On Tuesday, Business Daily, Daily Nation’s sister publication, had an interesting story on Kenya’s fortunes in the venture capital market.

Kenya, it reported, saw “an impressive 136 per cent year-on-year growth in tech start-up funding in 2018 to net Ksh34.8 billion ($348m), pipping traditional main rivals South Africa and Nigeria,” it said, citing a report by US-based global investment firm Partech.

“Kenya, Nigeria and South Africa are still leading the race, absorbing 78 per cent of the total funding, exactly as per last year…” Partech said.

With Kenya, Nigeria and South Africa having hogged most of the start-up funding in Africa, the morsels went to, in descending order: Tanzania, Egypt, Malawi, Senegal, Rwanda, Ethiopia, Angola, Ghana, Tunisia, and Zimbabwe.

It all led, inevitably, to why three countries are dominating the tech start-up funding scene in Africa. The commonalties, on the face of it, are hard to immediately see.

If one looks more broadly, of the top 13 countries, it’s only in three, Rwanda, Senegal and Ethiopia, that the governments are aggressively throwing money and policy at enabling the growth of the tech sector, and building things (film schools, coding colleges, science parks, tech “cities”) to support innovation.

You still do have some official effort from Kenya, and the occasional smart policy, and indeed from South Africa and Egypt. However, in Kenya, it’s mostly the moment from the aggressively tech activist period of the Mwai Kibaki government, and today the personal digital evangelism of Joseph Mucheru, the Cabinet Secretary in the Ministry of Information and Communications. South Africa dropped the ball, and Nigeria remains dysfunctional – but its creativity and innovation just keeps ticking.

Because the Internet (in its global sense) still remains largely English (with the significant Chinese bit of it largely constrained behind the censor’s wall), it has privileged the Anglophone markets, and those often-unacknowledged advantages are playing out in Africa too.

English-speaking markets benefit in two main ways. First, even if you are a country where education is a shambles, as long you can get on to the internet you will have to a wider range of free high quality knowledge in English – more than if your primary working language is Arabic, Kiswahili, or Yoruba (India, colonialism, and the internet did save English after all).

In fact, you might actually be better off with a bad education system, which is not sufficiently competitive against some of the refreshing material ones finds in the good parts of the web.

The English bias of the web has already created an orbit in which a large chunk of start-up funding is sucked toward projects clothed in English or the Anglophone world. If you pitched a good idea for a documentary on climate change in English today on some global funding platform, and a slightly better one in Spanish, the English one is far more likely to get the money. There are many things that are very wrong with this picture, but it is the reality.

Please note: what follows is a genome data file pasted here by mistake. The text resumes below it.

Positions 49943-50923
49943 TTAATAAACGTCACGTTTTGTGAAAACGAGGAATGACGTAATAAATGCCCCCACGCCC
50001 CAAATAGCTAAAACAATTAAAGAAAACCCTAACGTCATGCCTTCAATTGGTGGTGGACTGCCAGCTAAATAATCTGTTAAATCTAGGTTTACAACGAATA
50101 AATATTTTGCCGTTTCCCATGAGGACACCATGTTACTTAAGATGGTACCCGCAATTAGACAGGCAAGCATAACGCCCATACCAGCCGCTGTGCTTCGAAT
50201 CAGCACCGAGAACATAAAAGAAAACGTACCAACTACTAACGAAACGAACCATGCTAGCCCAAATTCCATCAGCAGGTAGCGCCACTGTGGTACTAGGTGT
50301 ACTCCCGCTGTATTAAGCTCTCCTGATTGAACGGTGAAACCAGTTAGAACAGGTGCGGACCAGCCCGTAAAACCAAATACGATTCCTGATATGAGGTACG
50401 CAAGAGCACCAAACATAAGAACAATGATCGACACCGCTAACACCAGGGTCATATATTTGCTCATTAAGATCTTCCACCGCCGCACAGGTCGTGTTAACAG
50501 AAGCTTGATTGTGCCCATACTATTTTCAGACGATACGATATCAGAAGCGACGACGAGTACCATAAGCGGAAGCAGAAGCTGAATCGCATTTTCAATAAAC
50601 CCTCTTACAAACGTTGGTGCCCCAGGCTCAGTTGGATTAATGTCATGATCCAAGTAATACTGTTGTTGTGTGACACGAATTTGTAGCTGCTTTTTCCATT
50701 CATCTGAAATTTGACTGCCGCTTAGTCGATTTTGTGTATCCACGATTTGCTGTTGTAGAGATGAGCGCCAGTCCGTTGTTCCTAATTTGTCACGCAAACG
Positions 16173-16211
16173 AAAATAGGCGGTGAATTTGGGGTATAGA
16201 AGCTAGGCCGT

Related to that, we are seeing some payoffs in many African countries, especially the bigger ones, where incompetence, political paralysis, corruption, means the states, while still functioning at some level (in other words they can’t be failed states) cannot dominate all social spaces, and provide answers to most of the urgent problems of the day. It has left room for several independent creative institutions to play.

Therefore we see the continuing proliferation of innovation hubs. Of the nearly 450 tech hubs in Africa, most are in the same top countries that are sucking up the start-up money: South Africa, Nigeria, Kenya, and Egypt.

In the chaos of the public transport systems, we have more taxi and, lately in Kenya and Egypt, matatu-hailing apps emerging.

From the bowels of social angst and rebellion against the old, we are seeing ground-breaking films (Rafiki in Kenya); new types of choirs from youth communities and children from families riven by forces of change; ever better film, music, and theatre from Nigeria (perhaps none more so than the musical about Nigerian Afrobeat legend Fela Anikulapo-Kuti and his wives, Fela and the Kalakuta Queens), and art.

Even in places where you have fairly effective dictatorships, like Equatorial Guinea, where the dictator Teodoro Obiang Nguema Mbasogo has run the place with an iron fist for 40 years now, he’s finding that the area of imagination and creativity is one he can’t control.

Early this year, Equatorial Guinea held it first Body-painting Festival in the capital Malabo. And quite bold it was. It would have raised the hackles of the moral guardians in otherwise more permissive Kenya or Uganda.

In short, the queens winning the pageants in Africa today aren’t the most beautiful ones.